Does Inman write clickbaitey headlines on my articles? Of course it does. It’s a news/media site where, like virtually all other such sites, advertising is a major revenue stream. Internet advertisers pay for clicks. Headlines drive clicks to the site, where the ads are displayed. That’s how the internet works.
Do I like every headline Inman writes? Of course not. Like it or not though, it is effective at its purpose.
Inman staff members aren’t trying to deceive you. They aren’t trying to incite you. They’re trying to get you to click through to the site. Oh, the horror!
Read critically, please
Yes, it’s frustrating when it’s obvious that someone hasn’t read an article, yet opines on it — be that negatively or positively. What might be even more frustrating is when it’s clear what was “read” wasn’t read closely or critically.
I’ll give you an example. A couple of weeks ago, my column ran with the headline, “Does Amazon’s partnership with Realogy spell doomsday for agents?”
As with most Inman articles, this was pushed to Facebook, where the “feedback” began.
Honestly, when I saw the comments on that column, I had to go back and reread the headline Inman wrote and the content I wrote. The column was getting skewered because it “supports the agenda of eliminating agents.”
Read that headline again: “Does Amazon’s partnership with Realogy spell doomsday for agents?”
It’s a question.
But given the feedback, you’d think the headline was: “Amazon’s partnership with Realogy spells doomsday for agents!”
See the difference? Drop one word, change the punctuation mark, and the question turns into a proclamation.
Agents are sensitive when someone proclaims their doom, as they should be.
In this example, an alarming number of people piled on Inman, and by extension the author — me. Now trust me, given part of my former life, I’m used to getting piled on in the social space. That really doesn’t concern me.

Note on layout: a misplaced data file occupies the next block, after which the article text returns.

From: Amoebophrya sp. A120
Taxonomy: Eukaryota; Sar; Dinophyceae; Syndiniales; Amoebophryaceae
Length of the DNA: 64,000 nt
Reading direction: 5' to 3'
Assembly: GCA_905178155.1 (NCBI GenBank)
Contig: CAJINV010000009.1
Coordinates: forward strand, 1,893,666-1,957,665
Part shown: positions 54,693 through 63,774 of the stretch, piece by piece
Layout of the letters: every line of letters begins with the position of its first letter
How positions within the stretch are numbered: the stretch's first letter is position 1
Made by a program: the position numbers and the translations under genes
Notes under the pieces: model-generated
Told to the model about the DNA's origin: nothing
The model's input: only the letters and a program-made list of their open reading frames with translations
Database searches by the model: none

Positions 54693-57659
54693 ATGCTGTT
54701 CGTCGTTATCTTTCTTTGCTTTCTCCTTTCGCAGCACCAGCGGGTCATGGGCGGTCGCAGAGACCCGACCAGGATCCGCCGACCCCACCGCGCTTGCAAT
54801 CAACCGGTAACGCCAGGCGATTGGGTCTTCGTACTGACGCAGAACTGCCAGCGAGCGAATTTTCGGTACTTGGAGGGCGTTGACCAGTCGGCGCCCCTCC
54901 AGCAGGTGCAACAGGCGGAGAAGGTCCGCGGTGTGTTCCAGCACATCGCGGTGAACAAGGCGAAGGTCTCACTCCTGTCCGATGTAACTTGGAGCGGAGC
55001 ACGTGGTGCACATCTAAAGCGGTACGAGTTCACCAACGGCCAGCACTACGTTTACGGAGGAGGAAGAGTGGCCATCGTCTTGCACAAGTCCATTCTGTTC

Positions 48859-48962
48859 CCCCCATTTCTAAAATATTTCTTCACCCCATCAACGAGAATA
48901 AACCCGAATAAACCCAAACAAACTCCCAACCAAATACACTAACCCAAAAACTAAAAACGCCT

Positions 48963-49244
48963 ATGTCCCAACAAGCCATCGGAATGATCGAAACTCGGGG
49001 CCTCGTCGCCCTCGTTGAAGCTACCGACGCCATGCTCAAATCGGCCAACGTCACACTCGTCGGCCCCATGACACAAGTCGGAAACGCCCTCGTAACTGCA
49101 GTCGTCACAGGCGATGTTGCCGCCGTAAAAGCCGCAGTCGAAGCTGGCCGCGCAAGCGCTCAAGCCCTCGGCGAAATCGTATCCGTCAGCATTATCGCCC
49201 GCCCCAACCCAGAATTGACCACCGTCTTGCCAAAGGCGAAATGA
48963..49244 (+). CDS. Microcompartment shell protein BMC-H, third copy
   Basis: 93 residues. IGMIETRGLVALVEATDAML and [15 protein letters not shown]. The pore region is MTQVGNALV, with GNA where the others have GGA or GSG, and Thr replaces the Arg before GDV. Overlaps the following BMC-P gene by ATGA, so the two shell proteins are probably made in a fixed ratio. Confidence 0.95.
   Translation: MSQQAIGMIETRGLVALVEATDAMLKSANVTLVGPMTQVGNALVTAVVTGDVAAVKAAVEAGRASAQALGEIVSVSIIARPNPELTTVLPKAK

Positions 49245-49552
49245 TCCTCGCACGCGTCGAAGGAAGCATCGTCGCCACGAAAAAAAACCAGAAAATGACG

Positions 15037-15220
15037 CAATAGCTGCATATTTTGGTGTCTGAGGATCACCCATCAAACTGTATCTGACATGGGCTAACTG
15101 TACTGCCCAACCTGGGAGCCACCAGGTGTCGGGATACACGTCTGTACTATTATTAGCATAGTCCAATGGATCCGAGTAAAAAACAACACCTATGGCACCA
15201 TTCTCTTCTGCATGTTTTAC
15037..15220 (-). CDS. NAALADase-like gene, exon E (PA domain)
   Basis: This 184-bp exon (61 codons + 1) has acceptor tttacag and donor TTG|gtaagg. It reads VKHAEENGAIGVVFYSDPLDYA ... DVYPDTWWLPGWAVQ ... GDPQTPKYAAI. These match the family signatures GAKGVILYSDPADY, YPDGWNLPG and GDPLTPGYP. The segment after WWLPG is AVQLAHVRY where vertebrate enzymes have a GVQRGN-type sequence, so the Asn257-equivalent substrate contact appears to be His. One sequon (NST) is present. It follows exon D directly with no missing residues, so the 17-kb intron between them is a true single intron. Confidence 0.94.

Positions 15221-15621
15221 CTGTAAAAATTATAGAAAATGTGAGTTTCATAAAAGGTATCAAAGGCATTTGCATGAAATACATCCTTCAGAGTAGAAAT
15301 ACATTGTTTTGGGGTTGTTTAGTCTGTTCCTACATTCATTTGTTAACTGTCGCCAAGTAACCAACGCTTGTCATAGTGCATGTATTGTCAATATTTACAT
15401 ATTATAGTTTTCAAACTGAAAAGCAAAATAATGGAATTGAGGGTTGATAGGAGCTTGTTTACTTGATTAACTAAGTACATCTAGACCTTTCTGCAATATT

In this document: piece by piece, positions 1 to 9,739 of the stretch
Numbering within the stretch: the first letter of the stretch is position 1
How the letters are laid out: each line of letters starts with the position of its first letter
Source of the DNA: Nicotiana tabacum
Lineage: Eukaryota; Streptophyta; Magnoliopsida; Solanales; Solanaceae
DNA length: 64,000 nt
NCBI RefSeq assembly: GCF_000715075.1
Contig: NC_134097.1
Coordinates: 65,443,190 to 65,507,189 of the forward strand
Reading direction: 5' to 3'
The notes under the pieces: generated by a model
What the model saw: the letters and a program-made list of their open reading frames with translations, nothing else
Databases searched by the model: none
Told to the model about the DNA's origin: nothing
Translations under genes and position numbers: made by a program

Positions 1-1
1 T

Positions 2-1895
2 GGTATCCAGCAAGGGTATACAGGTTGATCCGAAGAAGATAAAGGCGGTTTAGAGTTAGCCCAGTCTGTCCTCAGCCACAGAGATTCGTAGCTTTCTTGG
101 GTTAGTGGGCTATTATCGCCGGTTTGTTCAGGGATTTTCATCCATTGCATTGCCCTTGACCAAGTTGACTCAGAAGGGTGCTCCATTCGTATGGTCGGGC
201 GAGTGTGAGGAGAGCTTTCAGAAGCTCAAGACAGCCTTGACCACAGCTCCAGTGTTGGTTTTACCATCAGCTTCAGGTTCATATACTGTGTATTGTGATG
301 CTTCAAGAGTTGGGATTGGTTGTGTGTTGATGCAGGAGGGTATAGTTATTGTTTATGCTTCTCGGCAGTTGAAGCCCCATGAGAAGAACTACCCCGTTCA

What concerns me is the near complete lack of reading past headlines and the absence of critical thinking skills so frequently displayed today.
Here’s another prime example: An article by Jeff Lobb on compensation models was recently published to carry the video from Jeff’s Inman Connect Las Vegas session.
It’s getting ripped apart in the comments.
Why? Seems some have questions about the numbers shown in the article. The article that clearly says, “Note that these numbers will likely vary a bit depending on the model in every state, region and office.” And “Tune in to the video below for the full context about compensation models.”
Numbers will vary. Get the full context in the video.
Yet many commenters never read the post or watched the video.
How do I know they didn’t watch the video?
Because in the first 90 seconds of the video Jeff covered exactly what they were complaining about.
Commenter: “This article is crap, everyone knows there are local variations!”
Lobb says in the video more than once: “It’s important to know that there will be local variations in these numbers.”
Come on folks. Read. Listen. Watch. Think.
Again, I get it. We’re busy. News and info flies at us 24 hours a day, 365 days a year. We’ve got to filter. We skim articles. We skip videos.
But do we really need to burn our energy, and other’s energy, providing thoughts on an article where we’ve only read the headline?
It’s 2019. “Clickbait” headlines are here. Media delivery is changing. But we all still have our independent brains, so let’s try using them to actually read past the headline before diving into a conversation unarmed.